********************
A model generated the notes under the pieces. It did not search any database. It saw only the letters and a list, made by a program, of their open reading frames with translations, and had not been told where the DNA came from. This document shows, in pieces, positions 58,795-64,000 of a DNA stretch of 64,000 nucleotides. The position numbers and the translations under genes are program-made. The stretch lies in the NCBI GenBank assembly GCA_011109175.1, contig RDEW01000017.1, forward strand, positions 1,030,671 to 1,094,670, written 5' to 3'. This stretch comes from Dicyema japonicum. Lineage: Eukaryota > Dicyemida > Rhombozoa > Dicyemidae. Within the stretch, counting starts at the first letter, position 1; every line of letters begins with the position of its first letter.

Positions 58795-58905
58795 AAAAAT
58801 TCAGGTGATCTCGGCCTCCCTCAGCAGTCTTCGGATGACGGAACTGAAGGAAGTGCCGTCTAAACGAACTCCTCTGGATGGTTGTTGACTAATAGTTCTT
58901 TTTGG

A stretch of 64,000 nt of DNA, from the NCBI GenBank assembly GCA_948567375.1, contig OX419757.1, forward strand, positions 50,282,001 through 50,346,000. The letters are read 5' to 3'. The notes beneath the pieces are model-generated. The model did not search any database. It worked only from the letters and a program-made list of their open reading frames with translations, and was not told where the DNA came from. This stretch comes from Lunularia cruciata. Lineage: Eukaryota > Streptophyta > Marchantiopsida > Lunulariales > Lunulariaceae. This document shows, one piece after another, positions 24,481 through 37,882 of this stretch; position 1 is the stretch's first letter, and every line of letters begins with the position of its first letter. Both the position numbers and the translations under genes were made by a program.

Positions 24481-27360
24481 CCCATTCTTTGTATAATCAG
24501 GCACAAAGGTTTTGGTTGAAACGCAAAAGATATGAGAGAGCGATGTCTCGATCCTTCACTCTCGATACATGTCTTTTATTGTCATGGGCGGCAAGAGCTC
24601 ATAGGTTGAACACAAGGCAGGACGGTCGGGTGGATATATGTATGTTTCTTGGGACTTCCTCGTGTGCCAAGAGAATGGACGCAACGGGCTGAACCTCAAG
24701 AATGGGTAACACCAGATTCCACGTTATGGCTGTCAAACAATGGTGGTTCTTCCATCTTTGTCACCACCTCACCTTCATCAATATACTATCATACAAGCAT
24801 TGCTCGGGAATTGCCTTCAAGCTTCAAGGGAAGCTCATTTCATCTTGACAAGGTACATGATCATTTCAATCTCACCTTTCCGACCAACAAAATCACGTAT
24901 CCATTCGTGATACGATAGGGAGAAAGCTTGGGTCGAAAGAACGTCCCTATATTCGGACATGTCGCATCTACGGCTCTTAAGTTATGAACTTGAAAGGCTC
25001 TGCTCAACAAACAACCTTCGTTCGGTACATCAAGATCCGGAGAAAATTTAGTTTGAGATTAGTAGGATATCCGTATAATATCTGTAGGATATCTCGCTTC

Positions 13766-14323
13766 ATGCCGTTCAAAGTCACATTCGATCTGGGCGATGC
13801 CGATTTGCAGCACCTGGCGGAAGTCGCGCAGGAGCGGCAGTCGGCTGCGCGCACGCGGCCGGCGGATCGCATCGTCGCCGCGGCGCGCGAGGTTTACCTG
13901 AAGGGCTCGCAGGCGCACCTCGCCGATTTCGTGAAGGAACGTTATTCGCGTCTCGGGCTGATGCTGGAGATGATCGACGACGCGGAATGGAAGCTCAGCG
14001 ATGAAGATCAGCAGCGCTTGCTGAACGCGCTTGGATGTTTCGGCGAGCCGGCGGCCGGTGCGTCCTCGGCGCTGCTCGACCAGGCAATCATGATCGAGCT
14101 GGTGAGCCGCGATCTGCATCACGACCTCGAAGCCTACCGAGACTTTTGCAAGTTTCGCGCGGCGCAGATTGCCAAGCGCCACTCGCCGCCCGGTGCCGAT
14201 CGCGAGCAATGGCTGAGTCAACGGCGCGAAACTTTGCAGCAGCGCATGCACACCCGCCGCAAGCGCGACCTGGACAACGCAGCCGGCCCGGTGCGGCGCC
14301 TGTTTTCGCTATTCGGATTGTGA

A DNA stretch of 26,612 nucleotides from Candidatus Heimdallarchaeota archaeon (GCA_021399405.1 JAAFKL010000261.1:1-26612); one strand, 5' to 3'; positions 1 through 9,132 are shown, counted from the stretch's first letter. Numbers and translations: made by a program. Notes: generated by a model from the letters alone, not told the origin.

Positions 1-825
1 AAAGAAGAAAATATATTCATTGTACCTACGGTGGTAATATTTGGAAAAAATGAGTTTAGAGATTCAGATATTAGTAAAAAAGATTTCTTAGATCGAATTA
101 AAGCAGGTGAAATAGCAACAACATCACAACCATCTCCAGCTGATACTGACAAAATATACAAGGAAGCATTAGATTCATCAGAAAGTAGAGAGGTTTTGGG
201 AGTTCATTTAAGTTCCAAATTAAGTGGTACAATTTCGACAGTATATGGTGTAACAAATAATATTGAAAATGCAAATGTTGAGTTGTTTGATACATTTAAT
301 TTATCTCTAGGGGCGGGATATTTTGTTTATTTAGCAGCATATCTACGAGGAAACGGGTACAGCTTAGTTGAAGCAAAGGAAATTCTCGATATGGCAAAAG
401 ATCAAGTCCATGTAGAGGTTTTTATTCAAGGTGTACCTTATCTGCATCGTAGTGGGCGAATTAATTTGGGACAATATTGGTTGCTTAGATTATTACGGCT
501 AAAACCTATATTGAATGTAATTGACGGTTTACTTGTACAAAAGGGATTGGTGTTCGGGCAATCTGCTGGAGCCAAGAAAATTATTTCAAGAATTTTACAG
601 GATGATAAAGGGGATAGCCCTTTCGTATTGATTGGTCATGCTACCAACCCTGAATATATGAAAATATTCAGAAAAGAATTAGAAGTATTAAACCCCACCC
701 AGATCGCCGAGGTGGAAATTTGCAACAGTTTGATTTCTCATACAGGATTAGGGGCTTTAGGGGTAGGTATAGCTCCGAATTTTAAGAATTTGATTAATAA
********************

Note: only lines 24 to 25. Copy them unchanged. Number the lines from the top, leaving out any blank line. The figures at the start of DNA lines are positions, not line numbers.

Positions 1-825
1 AAAGAAGAAAATATATTCATTGTACCTACGGTGGTAATATTTGGAAAAAATGAGTTTAGAGATTCAGATATTAGTAAAAAAGATTTCTTAGATCGAATTA